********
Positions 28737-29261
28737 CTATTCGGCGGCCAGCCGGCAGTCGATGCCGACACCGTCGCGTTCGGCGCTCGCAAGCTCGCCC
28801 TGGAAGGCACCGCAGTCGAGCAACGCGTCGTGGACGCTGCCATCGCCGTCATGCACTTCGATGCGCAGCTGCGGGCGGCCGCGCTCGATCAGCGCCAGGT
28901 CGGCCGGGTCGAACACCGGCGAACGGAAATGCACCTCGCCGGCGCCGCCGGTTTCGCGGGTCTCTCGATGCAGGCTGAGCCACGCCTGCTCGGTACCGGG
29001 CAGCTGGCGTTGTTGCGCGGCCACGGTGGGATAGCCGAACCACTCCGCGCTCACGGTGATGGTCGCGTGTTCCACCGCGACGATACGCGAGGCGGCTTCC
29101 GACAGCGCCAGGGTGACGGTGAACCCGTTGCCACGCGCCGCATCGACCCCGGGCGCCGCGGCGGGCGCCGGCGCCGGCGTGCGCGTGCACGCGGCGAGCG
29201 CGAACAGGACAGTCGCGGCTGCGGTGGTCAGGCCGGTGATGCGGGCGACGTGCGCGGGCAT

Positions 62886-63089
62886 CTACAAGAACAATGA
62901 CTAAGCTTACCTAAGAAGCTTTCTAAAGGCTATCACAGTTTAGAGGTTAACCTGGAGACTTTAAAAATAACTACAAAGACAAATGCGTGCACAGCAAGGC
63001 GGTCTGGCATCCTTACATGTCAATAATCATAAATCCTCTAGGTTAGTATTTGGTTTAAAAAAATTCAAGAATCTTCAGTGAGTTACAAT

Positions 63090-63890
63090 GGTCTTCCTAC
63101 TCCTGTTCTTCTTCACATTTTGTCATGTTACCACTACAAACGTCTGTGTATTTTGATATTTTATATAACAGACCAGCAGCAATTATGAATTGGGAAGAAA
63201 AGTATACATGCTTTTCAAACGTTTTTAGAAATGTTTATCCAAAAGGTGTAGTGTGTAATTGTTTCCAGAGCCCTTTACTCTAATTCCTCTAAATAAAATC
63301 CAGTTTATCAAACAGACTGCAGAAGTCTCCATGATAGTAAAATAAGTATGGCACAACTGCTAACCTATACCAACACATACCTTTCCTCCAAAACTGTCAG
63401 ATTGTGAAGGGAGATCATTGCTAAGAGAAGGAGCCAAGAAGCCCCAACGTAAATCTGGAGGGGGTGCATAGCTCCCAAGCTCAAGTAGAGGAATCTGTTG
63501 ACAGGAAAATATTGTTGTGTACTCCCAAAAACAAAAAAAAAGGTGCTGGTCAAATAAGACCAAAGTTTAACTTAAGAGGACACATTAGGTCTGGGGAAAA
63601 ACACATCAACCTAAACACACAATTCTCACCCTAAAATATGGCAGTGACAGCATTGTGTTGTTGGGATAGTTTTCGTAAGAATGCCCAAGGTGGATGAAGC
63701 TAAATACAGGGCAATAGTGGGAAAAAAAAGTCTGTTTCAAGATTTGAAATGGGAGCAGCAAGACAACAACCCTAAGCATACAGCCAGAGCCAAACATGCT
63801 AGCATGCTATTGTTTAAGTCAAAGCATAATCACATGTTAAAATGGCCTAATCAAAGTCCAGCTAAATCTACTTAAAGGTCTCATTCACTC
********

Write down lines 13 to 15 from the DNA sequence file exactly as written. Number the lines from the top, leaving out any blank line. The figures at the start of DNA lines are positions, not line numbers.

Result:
63090 GGTCTTCCTAC
63101 TCCTGTTCTTCTTCACATTTTGTCATGTTACCACTACAAACGTCTGTGTATTTTGATATTTTATATAACAGACCAGCAGCAATTATGAATTGGGAAGAAA
63201 AGTATACATGCTTTTCAAACGTTTTTAGAAATGTTTATCCAAAAGGTGTAGTGTGTAATTGTTTCCAGAGCCCTTTACTCTAATTCCTCTAAATAAAATC